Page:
Secondly, the period that women stayed away from home and usual clinic for several months was a predictor of non-adherence to cART. In this study, it was found that women who were several months away from home and usual clinic were 84.9 percent more likely to be non-adherent to cART [AOR 15.11; 95% CI 13.9, 16. 4] compared to women who had been away from home for several days. The associated P-value was 0.03.

However, this study found that travelling away for several weeks was not a predictor of non-adherence to cART with the associated P-value of 0.22 which was way above the set point of 0.05.

In the regression model, the marital status; travel history; reasons for resuming visits; disclosure of status to partner; community perception and individual client’s feeling were not predictors of non-adherence to cART by women receiving care under the Test and Treat model of HIV care at Chawama First Level Hospital in Lusaka.

3.5. Health Service Attributes and Non-Adherence to cART

Results of health service attributes that predicted non-adherence to cART among pregnant and breastfeeding women under the study are displayed in Table 3. When asked what room was offered to them for counselling women who were attended to from an enclosed unit, individually, were 91 percent less likely to be non-adherent compared to those who were counselled in an open space as a

Table 3. Univariate and multiple logistic regression (n = 92).

group [AOR 0.09; 95% CI 0.02, 0.53] with associated P-value of 0.01.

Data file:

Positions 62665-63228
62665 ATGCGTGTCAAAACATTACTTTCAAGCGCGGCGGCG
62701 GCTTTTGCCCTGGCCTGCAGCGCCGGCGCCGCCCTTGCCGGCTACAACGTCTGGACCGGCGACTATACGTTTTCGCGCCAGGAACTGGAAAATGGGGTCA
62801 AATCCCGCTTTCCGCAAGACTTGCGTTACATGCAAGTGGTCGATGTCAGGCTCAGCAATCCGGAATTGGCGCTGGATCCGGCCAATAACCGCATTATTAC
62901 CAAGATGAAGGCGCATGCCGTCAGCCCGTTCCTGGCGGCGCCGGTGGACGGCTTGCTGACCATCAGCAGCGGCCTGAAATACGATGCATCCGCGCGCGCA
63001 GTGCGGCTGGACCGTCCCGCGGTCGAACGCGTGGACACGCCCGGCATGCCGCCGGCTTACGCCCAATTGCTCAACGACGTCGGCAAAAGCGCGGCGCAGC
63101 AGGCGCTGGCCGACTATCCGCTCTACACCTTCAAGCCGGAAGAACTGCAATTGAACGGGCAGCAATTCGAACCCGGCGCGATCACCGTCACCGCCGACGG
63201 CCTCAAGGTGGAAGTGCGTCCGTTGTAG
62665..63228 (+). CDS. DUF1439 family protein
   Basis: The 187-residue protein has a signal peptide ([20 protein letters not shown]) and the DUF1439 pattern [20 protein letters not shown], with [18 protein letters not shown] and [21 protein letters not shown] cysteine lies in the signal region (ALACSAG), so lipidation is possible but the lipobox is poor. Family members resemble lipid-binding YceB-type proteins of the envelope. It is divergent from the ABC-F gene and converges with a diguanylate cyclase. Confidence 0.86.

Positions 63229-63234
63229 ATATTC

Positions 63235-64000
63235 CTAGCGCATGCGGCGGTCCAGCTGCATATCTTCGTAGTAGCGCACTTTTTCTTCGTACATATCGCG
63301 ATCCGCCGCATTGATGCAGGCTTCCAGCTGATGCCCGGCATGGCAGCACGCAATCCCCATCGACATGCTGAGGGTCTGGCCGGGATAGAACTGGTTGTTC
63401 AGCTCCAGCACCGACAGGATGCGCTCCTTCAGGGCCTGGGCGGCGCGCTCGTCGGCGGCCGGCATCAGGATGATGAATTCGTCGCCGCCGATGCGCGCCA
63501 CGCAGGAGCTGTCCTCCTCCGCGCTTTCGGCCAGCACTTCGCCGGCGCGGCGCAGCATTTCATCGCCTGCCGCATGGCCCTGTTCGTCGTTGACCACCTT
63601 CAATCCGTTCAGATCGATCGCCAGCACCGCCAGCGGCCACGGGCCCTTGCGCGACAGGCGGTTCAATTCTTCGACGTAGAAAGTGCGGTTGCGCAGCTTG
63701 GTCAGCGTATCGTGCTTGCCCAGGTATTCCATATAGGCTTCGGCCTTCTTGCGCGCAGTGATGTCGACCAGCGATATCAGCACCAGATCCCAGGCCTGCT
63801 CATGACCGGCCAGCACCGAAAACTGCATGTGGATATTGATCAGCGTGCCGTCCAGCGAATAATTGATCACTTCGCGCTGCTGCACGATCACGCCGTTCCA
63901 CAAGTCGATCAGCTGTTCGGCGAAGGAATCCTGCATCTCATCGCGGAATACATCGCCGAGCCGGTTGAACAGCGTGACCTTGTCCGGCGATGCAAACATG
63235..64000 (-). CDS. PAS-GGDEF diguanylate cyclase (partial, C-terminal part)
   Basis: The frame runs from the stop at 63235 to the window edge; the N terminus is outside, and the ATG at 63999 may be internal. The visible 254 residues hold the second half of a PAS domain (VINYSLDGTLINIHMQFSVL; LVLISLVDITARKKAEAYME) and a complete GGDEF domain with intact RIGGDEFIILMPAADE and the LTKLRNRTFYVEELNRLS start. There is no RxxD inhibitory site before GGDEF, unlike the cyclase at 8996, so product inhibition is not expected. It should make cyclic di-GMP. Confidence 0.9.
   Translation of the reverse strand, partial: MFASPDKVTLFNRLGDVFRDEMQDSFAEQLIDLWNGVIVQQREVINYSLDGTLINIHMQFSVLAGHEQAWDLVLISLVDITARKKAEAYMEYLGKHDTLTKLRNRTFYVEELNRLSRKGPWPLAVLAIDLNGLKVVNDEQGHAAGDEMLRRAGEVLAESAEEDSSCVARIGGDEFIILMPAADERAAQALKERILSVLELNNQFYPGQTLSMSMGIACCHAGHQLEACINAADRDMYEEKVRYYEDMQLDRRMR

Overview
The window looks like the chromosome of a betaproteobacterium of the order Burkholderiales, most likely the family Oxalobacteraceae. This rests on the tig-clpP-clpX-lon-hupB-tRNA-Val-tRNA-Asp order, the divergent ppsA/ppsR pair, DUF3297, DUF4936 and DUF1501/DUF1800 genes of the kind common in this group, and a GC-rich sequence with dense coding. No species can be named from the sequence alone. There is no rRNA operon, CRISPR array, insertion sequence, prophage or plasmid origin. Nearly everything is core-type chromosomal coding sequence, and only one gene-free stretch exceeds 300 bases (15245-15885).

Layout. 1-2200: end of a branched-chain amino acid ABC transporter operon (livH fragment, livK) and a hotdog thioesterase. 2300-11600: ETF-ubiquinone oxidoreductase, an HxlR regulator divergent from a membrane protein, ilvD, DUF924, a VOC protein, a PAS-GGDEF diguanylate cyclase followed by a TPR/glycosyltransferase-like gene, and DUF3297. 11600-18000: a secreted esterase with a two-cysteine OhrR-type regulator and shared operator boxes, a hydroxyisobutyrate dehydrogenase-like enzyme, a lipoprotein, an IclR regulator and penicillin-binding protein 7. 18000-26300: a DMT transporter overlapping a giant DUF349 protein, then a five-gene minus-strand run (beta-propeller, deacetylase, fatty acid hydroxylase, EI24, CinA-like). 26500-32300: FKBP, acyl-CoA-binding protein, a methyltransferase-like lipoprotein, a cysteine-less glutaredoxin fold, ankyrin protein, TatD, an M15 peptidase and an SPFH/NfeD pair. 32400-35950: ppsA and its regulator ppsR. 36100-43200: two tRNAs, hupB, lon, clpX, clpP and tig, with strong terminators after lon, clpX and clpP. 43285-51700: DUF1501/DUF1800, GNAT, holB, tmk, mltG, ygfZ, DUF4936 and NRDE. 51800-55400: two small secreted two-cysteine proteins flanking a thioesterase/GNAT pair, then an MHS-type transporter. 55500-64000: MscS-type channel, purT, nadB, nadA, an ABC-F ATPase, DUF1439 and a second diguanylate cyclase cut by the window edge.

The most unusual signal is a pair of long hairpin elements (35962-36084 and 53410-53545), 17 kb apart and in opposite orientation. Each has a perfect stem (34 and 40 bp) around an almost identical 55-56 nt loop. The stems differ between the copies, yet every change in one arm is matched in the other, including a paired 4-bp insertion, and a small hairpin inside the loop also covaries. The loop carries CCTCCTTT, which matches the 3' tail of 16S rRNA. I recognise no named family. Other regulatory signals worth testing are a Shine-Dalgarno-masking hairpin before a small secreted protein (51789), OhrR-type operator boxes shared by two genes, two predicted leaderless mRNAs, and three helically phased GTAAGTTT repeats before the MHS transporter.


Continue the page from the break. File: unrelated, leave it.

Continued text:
3.6. Women’s Reasons for Non-Adherence to cART

The study established a varied number of reasons why women were non-adherent to cART. A summary of these responses by (n = 92) women was cited as reasons as depicted in Figure 3.

3.7. Summary of Quantitative Results

The study facilitated understanding the phenomenon of non-adherence among pregnant and breastfeeding women.

Summary of these findings was illustrated in Figure 4.

4. Discussion and Conclusion

Discussion and conclusion are based on the findings from the quantitative aspects of the study.

4.1. Client Related Predictors of Non-Adherence and Perceptions

The quantitative component of this study revealed that age was not a predictor of non-adherence to cART because of the P-value which was way above 0.05 and was removed from the final adjusted model. This was contrary to [13] conducted a study in America and found that the younger the age at the time of cART initiation the more they were likely to be non-adherent to cART. In the triangulation of results, the qualitative component of the study, health workers noted that age influenced women’s non-adherence to cART.

Concerning woman’s employment status, the study findings revealed that the women who were employed were non-adherent compared to housewives, these study findings were consistent with [14], who concluded that clients who were employed were more likely to be non-adherent to cART compared to those that

Figure 3. Women’s reasons for non-adherence to cART.

Figure 4. Summary of quantitative findings.